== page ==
Process FlowchartThis paper includes information about a process (University of Phoenix, 2010, Syllabus) completed daily. A flowchart represents activities in a process. A flowchart is also included in this paper.
A key element of operations strategy is the activities involved in process design (Chase, Jacobs, & Aquilano, 2006). A metric used to measure the process and factors that affect the process are also included. Process ExplanationThe process included in this paper is interesting because the process has been in use for five years.
The practice of this process seems to improve the completion of the activities and the outputs. This processes has never been analyzed or measured. I am interested and excited to learn where improvements might aid productivity and quality.This process includes the activities needed to attend, complete, and earn a good grade in a class at University of Phoenix Online. Grouping the activities on the flowchart represents the relationships of the activities. This fact also makes the flowchart more clear and easily understood.The process begins with reading the syllabus and ends with study for the final exam. Study for the final exam is considered a separate process.
Each week the process is the same but the outputs change. The process begins again with each new class. The flow chart file, separate from this paper but imbedded as an object and linked to this paper, submitted as well as the file for this paper. FlowchartFlowchart 1. UOP Schoolwork. Shaffer, L. (2011).Factors Affecting Process DesignNeed birthed this process.
Time is a major consideration of the design. Time management skills improved aided by this process. I needed a system to ensure work completion on time. Time also affects the process depending on how much time is available to work on activities. “Many people spend theirdays in a frenzy of activity, but achieve very little because they are not concentrating on the right things” (Mind Tools, 2010, para. 5).
The human factor is also a consideration in this process design. This process design caters to my desires, work ethics, and anxieties. This process design represents how I like to accomplish tasks.Technology affects any design process.
One aspect of technology concerning this process, the online learning system (OLS), a variable not suited for this paper because of intricacies and other details. One must consider technology to fail at any time. One fail safe for this opportunity is the ability to download resources such as the required textbook.Regulatory considerations affect process design in business, non-profit organizations, and governments. The regulatory body for this process design is University of Phoenix (UOP). I must follow rules that govern how I complete assignments. MetricsProductivity is a common measure of how well one uses resources.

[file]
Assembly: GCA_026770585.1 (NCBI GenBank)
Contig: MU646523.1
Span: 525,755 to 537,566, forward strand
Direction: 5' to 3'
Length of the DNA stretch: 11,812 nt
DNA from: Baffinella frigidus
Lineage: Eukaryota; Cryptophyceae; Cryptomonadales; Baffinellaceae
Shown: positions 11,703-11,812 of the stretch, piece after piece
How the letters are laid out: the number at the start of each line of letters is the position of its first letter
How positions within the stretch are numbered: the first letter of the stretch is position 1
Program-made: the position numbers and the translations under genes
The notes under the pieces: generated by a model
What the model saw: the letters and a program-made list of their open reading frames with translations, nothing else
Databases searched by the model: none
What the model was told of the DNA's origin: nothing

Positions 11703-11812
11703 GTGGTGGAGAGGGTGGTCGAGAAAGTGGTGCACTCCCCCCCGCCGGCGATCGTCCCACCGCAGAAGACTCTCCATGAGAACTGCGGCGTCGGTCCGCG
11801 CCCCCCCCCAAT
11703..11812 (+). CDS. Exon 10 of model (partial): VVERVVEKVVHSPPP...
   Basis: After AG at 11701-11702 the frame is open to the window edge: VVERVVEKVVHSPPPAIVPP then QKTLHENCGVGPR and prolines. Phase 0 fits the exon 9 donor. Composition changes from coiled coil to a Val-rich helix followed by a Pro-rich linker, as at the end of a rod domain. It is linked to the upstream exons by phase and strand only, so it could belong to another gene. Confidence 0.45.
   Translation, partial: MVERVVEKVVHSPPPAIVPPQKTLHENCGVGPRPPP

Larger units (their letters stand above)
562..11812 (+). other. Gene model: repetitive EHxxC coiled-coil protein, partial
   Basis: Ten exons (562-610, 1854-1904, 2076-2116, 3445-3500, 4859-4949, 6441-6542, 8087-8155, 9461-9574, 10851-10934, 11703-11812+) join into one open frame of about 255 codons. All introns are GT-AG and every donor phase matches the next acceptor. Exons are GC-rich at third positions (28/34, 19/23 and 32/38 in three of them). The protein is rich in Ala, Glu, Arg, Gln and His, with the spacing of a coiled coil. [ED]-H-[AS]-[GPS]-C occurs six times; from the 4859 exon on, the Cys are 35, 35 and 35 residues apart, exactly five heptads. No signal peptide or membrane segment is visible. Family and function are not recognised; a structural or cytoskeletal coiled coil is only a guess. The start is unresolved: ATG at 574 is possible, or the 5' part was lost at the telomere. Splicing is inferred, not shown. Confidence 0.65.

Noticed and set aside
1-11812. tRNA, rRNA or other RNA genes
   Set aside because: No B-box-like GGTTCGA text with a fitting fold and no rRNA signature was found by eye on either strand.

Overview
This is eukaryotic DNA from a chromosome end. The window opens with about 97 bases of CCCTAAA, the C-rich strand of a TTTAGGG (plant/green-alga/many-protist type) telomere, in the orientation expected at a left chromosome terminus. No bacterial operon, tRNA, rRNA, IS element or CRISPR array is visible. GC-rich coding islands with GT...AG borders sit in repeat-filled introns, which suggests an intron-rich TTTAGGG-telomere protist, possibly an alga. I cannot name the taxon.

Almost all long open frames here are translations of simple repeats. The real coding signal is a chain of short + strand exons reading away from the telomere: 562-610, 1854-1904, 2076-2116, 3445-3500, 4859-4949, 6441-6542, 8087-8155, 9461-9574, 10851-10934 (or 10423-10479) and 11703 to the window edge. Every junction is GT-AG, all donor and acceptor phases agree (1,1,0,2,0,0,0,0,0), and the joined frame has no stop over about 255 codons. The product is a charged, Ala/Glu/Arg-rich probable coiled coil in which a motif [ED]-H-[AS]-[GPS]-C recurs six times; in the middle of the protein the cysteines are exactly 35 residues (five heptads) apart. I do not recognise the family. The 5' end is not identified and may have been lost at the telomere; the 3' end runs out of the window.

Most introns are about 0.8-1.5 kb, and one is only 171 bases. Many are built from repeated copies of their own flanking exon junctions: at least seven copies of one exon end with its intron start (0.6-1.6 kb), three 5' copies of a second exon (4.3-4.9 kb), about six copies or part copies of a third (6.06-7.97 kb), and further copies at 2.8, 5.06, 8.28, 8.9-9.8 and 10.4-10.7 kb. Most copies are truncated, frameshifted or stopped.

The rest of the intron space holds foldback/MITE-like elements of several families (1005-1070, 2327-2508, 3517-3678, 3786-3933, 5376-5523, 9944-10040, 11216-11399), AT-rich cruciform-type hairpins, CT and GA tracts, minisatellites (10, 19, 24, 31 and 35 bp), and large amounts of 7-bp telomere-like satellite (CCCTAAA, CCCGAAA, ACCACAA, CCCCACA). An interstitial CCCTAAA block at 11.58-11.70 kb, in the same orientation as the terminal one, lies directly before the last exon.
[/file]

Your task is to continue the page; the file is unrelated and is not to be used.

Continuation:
Outputs divided by inputs equals productivity. I think for this process, productivity equals the grade earned on outputs. Earning a good grade on this paper measures how well I used resources. A key component of the activities in this process. “When employees are able to effectively manage their time, they not only accomplish everything they need to do, but they will also cultivate a positive outlook of their jobs” (Miller, 2008, para. 4).Efficiency measures output based on a standard.
The outputs must meet UOP standards in quality and on time. I think efficiency is measured by output grade level.Time metrics can measure this process. These metrics can measure the individual activities and the entire process.
Measures of time such as run, set up, and operation are an important consideration of measuring this process.ConclusionThe flowchart included in this paper represents the process used to complete activities during a UOP class. An explanation of the process provides insight into how the process flows. The flowchart provides a visual representation of how the process flows. Factors that affect the process design provides an explanation or how the process came into use. Some common metrics can measure this process for productivity, efficiency, and the time needed for completion.
ReferencesAquilano, N. J., Chase, B., & Jacobs, R. F. (2006). Operations management for competitive advantage.
Retrieved from the University of Phoenix eBook Collection database. Miller, S. (2008). How time metrics contribute to employee productivity.
Retrieved from http://ezinearticles.com/?How-Time-Metrics-Contribute-to-Employee-Productivity&id=1275870 Mind Tools. (2010). Time management skills – Start here! Work smarter. Improve time utilization.
Retrieved from http://www.mindtools.com/pages/article/newHTE_00.
htm University of Phoenix. (2010). Course syllabus. Retrieved from University of Phoenix, OPS/751–Operational Strategy course website.